Smokers risk more painful and progressive osteoarthritis than non-smokers, suggests research published ahead of print in the Annals of the Rheumatic Diseases.
Osteoarthritis is a degenerative joint condition, which commonly affects the knees and fingers. Knee osteoarthritis is one of the leading causes of disability among elderly people.
The findings are based on 159 men who had osteoarthritis of the knees, and who were monitored for up to 30 months. The affected knees were scanned and the severity of pain scored. The men were monitored and again at 15 and 30 months.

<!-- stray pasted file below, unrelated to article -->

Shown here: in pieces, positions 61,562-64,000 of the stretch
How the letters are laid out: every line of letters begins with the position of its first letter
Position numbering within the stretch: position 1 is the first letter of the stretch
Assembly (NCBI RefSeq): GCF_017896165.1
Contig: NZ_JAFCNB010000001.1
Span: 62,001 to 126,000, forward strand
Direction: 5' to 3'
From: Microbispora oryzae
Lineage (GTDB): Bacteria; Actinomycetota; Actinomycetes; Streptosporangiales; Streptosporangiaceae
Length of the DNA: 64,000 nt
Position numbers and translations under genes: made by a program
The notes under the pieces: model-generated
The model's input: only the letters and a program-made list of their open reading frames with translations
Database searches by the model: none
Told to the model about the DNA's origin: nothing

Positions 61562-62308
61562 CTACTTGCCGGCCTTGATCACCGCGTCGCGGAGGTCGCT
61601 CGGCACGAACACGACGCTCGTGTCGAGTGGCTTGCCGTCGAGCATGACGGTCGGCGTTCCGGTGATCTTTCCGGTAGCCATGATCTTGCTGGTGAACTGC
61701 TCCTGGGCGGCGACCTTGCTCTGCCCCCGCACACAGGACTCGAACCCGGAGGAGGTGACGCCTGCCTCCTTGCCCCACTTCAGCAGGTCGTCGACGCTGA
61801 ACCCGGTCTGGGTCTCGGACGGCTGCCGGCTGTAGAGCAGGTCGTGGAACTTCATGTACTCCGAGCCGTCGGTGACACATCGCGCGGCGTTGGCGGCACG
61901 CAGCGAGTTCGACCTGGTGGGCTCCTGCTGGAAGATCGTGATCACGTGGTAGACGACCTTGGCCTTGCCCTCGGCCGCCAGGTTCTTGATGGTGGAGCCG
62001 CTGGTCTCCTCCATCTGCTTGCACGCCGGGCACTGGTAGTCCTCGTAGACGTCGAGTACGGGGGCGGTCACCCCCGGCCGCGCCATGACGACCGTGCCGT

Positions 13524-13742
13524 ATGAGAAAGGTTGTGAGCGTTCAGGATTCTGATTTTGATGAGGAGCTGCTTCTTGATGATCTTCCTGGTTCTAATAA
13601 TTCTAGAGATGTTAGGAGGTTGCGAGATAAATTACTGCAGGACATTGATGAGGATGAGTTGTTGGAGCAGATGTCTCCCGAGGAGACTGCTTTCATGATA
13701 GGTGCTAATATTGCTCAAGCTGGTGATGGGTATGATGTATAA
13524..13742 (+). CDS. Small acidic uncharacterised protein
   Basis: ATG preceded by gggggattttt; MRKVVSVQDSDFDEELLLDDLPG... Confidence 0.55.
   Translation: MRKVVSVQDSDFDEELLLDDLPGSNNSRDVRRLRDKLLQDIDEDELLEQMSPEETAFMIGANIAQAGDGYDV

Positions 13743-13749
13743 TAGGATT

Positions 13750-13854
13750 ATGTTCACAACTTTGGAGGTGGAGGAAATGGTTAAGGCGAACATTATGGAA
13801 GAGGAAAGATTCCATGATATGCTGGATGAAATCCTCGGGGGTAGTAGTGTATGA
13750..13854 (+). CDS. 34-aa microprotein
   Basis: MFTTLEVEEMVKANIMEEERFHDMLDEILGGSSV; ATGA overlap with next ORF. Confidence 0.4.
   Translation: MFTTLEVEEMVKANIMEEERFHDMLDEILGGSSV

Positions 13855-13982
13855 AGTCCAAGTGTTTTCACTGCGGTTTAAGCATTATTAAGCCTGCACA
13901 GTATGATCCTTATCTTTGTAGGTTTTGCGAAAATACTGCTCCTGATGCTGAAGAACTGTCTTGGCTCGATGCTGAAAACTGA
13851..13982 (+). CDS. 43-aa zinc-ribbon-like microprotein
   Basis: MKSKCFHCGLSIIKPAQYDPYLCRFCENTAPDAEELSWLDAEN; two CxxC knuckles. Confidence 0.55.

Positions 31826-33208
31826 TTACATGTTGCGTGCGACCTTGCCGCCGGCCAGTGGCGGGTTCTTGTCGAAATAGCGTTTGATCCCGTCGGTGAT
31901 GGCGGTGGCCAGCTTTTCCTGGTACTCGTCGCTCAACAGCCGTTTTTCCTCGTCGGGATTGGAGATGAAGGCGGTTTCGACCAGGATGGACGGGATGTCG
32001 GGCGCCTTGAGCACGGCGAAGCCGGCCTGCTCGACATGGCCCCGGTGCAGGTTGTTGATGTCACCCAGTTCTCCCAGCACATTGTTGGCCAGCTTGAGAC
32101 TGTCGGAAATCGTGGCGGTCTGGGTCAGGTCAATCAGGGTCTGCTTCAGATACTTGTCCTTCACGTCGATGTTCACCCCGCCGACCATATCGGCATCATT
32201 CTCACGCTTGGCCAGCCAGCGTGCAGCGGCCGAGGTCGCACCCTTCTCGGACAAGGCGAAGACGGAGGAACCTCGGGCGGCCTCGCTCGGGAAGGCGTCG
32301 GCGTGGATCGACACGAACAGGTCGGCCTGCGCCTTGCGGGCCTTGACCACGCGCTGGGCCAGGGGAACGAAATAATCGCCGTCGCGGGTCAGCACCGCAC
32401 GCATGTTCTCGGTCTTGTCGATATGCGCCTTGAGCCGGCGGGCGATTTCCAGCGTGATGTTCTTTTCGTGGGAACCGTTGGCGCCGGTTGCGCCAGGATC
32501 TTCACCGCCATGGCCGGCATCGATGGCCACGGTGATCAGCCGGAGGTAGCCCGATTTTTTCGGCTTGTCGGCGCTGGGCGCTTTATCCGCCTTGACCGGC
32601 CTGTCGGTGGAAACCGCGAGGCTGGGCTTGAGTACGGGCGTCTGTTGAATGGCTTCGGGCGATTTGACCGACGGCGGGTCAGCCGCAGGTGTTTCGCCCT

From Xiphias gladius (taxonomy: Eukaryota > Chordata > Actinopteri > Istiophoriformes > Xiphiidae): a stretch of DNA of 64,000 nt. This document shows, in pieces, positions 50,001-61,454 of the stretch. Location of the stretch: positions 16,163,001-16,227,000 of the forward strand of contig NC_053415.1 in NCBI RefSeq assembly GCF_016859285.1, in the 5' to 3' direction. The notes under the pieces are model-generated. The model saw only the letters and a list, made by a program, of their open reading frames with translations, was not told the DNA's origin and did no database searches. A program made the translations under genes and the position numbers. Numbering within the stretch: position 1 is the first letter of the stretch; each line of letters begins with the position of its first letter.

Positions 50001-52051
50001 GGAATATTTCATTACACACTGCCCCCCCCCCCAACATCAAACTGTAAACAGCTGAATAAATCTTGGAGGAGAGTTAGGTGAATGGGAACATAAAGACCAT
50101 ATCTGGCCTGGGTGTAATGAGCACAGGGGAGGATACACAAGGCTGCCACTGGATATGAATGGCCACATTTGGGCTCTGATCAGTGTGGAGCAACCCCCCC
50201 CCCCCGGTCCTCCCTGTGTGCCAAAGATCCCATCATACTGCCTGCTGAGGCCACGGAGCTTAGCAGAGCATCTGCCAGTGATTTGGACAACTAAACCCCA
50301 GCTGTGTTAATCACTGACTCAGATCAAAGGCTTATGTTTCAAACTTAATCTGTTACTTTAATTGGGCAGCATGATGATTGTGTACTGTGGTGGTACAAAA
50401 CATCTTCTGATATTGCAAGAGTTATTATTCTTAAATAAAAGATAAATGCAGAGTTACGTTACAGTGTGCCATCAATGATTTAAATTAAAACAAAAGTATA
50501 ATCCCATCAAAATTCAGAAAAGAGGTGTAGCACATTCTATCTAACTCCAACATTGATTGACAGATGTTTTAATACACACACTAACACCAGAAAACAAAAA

Of the total, 12% (19) were active smokers at the start of the study. They smoked an average of 20 cigarettes a day and had done so for around 40 years.
Smokers tended to be younger and thinner, both factors that normally protect against osteoarthritis.
But the smokers were more than twice as likely to have a significant degree of cartilage loss compared with the non-smokers. Cartilage is the rubbery tissue that cushions bones at the joint.
Smokers were also significantly more likely to report greater pain severity.
The authors suggest that smoking may alter the pain threshold. It also increases the levels of toxic substances in the blood and starves tissues of oxygen, which may hasten the loss of cartilage.